Ed-ansin-NBC-WHDH
Courtesy of Sunbeam

NBCUniversal is set to launch a new local NBC TV station to serve Boston, a move that could have dire effects on the area’s current NBC affiliate, Sunbeam Television Corp.’s WHDH.

NBCCU will start its own station in Boston on January 1, 2017, according to a memo issued Thursday by Valari Staab, president, NBCUniversal Owned Television Stations. The new outlet “will be a broadcast channel available to over-the-air viewers like our other NBC and Telemundo stations” she said, and NBC is “committed to expanding our over-the-air coverage of the market and are currently looking at a variety of options to accomplish that.”

The memo did not specify what station the new NBC outlet would broadcast from, but the decision likely spells the end of the company’s long relationship in the area with WHDH, supervised by Sunbeam leader Ed Ansin. The pair have had an intriguing relationship over the years. In 2009, he threatened to air local news at 10 p.m. rather than a five-nights-a-week primetime talk show featuring Jay Leno  – a signal station owners around the nation were nervous about airing Leno every weeknight as  a lead-in to their late-night newscasts, which help them snare a good portion of their annual advertising revenue.

In an interview Thursday evening, Ansin said NBCU executives informed him last year the company did not plan to renew its affiliate agreement with his station. Within days, he said, NBCU representatives offered him $200 million for WHDH broadcast facilities, a sum he turned down. He believes the station’s assets are worth around $450 million, particularly given the interest in broadcast-station air rights being used for wireless spectrum.

In her memo, Staab described the maneuver as one made to capitalize on a growing NBCU presence in the region. NBC already operates a Telemundo station, WNEU, that has facilities in Newton, Mass,  and a transmitter in New Hampshire. Comcast also owns NECN, a regional-news cable outlet serving New England.

For his part, Ansin believes NBCU wants to establish its own Boston station in order to sell bigger and broader ad packages that include NECN and Telemundo. He also believes NBC intends to broadcast from WNEU, which he said reaches 121% fewer viewers in the Boston area, owing to its New Hampshire transmitter.

He intends to push back, saying Sunbeam intends to “contest” NBCU’s maneuver. He cited conditions Comcast Corp. agreed to with the U.S. government in exchange for being granted the ability to control NBCUniversal. Ansin suggested the move to establish a new Boston NBC station is in violation of agreements Comcast made that requires it to act in the interest of local communities.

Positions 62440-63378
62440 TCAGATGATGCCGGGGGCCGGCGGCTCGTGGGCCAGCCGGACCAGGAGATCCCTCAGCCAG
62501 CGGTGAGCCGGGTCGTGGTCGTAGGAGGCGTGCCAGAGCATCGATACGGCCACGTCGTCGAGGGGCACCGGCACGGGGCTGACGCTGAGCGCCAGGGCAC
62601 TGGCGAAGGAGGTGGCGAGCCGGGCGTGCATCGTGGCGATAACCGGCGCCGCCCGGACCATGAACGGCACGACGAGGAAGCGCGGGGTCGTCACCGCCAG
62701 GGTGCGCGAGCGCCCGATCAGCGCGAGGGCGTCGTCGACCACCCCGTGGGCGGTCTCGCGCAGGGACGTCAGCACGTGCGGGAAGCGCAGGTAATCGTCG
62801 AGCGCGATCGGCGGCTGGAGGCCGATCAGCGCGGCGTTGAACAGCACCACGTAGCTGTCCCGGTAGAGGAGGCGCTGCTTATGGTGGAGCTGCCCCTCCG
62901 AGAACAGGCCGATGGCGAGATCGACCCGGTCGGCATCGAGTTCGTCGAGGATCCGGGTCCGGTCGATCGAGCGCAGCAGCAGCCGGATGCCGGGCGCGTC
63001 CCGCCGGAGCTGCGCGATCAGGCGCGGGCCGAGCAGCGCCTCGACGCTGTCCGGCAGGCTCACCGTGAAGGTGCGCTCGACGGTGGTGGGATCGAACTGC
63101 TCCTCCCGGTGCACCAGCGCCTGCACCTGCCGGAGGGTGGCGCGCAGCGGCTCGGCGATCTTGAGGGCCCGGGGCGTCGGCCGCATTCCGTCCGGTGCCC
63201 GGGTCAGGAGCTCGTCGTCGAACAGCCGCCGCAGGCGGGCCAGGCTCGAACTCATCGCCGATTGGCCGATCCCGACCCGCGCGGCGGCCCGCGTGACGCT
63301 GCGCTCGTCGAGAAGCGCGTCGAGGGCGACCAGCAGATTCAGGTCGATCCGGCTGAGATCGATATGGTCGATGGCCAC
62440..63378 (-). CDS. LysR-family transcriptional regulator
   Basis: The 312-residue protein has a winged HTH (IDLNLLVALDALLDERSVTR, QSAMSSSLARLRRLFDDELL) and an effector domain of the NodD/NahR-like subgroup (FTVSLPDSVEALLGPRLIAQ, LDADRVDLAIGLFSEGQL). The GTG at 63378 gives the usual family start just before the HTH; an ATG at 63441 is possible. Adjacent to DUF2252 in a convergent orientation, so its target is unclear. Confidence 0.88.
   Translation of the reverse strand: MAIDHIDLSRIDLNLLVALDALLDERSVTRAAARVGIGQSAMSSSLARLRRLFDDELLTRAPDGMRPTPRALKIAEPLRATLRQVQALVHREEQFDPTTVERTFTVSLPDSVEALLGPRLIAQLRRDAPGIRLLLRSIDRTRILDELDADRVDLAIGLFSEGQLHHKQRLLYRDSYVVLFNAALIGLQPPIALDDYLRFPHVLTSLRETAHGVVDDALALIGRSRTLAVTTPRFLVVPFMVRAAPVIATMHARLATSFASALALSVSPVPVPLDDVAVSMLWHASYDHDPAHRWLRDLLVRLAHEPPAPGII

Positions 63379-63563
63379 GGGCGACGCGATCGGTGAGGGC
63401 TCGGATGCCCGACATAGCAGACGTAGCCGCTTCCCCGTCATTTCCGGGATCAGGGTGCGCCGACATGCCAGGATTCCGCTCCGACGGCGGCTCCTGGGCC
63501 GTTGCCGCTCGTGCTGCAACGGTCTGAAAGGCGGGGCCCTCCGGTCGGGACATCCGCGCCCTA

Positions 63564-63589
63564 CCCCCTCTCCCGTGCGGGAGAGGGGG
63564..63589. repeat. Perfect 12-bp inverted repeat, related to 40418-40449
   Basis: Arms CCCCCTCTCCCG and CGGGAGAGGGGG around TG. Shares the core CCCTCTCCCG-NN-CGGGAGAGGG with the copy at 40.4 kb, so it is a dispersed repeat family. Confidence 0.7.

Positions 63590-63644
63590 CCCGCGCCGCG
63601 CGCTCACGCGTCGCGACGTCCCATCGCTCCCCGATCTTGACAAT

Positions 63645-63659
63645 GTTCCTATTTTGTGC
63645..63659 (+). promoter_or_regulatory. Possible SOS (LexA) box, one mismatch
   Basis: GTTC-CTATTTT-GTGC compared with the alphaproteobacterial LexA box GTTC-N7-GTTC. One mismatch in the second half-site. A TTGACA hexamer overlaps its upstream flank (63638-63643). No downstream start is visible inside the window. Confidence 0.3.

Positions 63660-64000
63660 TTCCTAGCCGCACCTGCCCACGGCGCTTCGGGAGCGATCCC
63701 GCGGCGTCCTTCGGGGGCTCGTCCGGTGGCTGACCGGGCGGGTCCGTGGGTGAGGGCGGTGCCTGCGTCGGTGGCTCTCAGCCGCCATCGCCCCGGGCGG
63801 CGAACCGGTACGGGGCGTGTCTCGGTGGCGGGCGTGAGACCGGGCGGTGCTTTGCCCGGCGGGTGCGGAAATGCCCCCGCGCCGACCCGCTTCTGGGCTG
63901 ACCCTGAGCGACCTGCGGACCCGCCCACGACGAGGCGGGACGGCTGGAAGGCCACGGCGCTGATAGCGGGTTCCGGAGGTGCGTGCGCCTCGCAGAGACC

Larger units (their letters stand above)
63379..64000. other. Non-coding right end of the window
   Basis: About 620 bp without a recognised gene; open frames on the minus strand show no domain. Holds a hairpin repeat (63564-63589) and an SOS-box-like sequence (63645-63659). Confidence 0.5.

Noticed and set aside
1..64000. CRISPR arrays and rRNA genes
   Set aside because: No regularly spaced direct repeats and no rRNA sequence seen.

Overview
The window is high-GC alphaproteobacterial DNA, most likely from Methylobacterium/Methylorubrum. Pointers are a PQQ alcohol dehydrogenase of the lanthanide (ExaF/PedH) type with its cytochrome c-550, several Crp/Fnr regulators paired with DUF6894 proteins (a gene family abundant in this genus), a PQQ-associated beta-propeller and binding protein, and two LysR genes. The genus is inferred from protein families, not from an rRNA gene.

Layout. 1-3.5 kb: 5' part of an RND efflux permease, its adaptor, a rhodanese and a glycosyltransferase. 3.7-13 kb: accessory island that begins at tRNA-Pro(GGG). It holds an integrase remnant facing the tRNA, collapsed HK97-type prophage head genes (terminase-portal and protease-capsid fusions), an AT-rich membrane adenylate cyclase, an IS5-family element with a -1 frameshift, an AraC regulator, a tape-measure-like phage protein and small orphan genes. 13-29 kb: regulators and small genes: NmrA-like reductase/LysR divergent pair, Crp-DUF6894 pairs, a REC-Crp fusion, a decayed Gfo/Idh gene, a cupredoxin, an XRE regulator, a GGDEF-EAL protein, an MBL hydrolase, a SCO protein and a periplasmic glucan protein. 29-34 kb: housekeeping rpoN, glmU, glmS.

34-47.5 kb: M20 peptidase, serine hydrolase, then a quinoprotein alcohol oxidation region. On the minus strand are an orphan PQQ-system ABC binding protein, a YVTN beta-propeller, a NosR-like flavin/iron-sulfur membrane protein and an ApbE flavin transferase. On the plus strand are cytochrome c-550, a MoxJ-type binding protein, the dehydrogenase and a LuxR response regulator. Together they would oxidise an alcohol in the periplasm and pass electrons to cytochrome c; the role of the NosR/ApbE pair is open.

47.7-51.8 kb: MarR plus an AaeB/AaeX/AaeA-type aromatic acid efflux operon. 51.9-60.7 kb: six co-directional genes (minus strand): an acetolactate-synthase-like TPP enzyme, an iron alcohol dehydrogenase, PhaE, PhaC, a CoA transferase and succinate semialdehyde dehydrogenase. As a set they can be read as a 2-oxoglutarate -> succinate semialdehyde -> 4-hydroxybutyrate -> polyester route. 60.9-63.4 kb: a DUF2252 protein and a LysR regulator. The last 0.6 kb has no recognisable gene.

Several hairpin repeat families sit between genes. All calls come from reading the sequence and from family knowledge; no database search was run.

Ansin believes he can prevail. “If they are not allowed to do what they want to do, they will have nowhere else to go in the market,” he said.

NBCU has already stocked up on programming to fill the new outlet’s air, said Staab. “We’ve already acquired Harry Connick, Jr.’s new daytime entertainment show, ‘Harry,’ to anchor NBC Boston’s daytime lineup, as well as the popular ‘Access Hollywood Live,’ which will air weekday afternoons, and ‘Access Hollywood’ to air in the evenings before NBC’s primetime programming. We so look forward to delivering Boston area viewers the best local news, weather and information along with the NBC news, sports, primetime and late night programming they already know and enjoy.”

Despite the rise of new technology that allows consumers to bypass TV stations entirely and stream their favorite programming via broadband, the outlets have maintained their appeal. Media companies know the stations help them market programming in specific parts of the nation, gain ad money from local marketers and reap retransmission revenue from cable and satellite distributors.

Several media companies have invested heavily in TV stations in recent years. In 2013, Gannett bought up TV stations owned by Belo Corp., while Tribune put into place a $2.7 billion acquisition of Local TV Holdings. Nexstar Broadcasting and Meredith Corp. are currently engaged in a battle to win control of Media General Inc., a Richmond, Virginia owner of TV stations.

NBC has a history of tough tactics when it comes to dealing with rebellious affiliates. In 1999, after Young Broadcasting outbid NBC to win San Francisco’s top-rated KRON, the company insisted that the station not be allowed to pre-empt the network except in rare instances and demanded millions each year in reverse compensation. Young Broadcasting opted not to renew its affiliation with NBC, and saw its ratings tumble.

Young Broadcasting subsequently fell upon tough times,falling into bankruptcy and eventually being acquired by Media General Inc. In 2015, KRON is an affiliate of MyNetwork TV, which is controlled by 21st Century Fox.

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